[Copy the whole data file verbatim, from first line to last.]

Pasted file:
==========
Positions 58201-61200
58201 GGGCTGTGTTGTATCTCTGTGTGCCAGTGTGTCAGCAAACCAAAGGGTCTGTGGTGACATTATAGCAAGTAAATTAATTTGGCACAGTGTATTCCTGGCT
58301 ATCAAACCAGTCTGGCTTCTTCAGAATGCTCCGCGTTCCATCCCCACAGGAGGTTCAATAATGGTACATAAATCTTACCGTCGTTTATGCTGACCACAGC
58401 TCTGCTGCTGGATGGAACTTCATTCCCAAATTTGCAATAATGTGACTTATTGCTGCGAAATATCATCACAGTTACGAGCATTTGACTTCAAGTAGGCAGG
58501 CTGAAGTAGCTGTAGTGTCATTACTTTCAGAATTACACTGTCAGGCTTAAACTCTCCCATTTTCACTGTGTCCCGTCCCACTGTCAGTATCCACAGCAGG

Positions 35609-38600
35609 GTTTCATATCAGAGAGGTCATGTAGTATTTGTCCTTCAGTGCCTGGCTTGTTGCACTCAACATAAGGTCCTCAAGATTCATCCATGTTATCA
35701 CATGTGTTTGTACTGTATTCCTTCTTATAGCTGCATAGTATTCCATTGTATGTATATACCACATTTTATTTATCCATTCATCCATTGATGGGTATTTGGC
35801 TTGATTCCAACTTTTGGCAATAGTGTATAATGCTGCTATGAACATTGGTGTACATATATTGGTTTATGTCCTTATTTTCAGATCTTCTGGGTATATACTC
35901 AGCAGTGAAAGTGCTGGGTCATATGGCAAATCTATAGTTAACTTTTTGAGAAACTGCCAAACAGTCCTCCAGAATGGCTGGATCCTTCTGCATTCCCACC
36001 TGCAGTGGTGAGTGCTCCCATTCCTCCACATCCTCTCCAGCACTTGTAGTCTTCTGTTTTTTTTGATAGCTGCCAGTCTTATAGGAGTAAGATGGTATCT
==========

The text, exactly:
Positions 58201-61200
58201 GGGCTGTGTTGTATCTCTGTGTGCCAGTGTGTCAGCAAACCAAAGGGTCTGTGGTGACATTATAGCAAGTAAATTAATTTGGCACAGTGTATTCCTGGCT
58301 ATCAAACCAGTCTGGCTTCTTCAGAATGCTCCGCGTTCCATCCCCACAGGAGGTTCAATAATGGTACATAAATCTTACCGTCGTTTATGCTGACCACAGC
58401 TCTGCTGCTGGATGGAACTTCATTCCCAAATTTGCAATAATGTGACTTATTGCTGCGAAATATCATCACAGTTACGAGCATTTGACTTCAAGTAGGCAGG
58501 CTGAAGTAGCTGTAGTGTCATTACTTTCAGAATTACACTGTCAGGCTTAAACTCTCCCATTTTCACTGTGTCCCGTCCCACTGTCAGTATCCACAGCAGG

Positions 35609-38600
35609 GTTTCATATCAGAGAGGTCATGTAGTATTTGTCCTTCAGTGCCTGGCTTGTTGCACTCAACATAAGGTCCTCAAGATTCATCCATGTTATCA
35701 CATGTGTTTGTACTGTATTCCTTCTTATAGCTGCATAGTATTCCATTGTATGTATATACCACATTTTATTTATCCATTCATCCATTGATGGGTATTTGGC
35801 TTGATTCCAACTTTTGGCAATAGTGTATAATGCTGCTATGAACATTGGTGTACATATATTGGTTTATGTCCTTATTTTCAGATCTTCTGGGTATATACTC
35901 AGCAGTGAAAGTGCTGGGTCATATGGCAAATCTATAGTTAACTTTTTGAGAAACTGCCAAACAGTCCTCCAGAATGGCTGGATCCTTCTGCATTCCCACC
36001 TGCAGTGGTGAGTGCTCCCATTCCTCCACATCCTCTCCAGCACTTGTAGTCTTCTGTTTTTTTTGATAGCTGCCAGTCTTATAGGAGTAAGATGGTATCT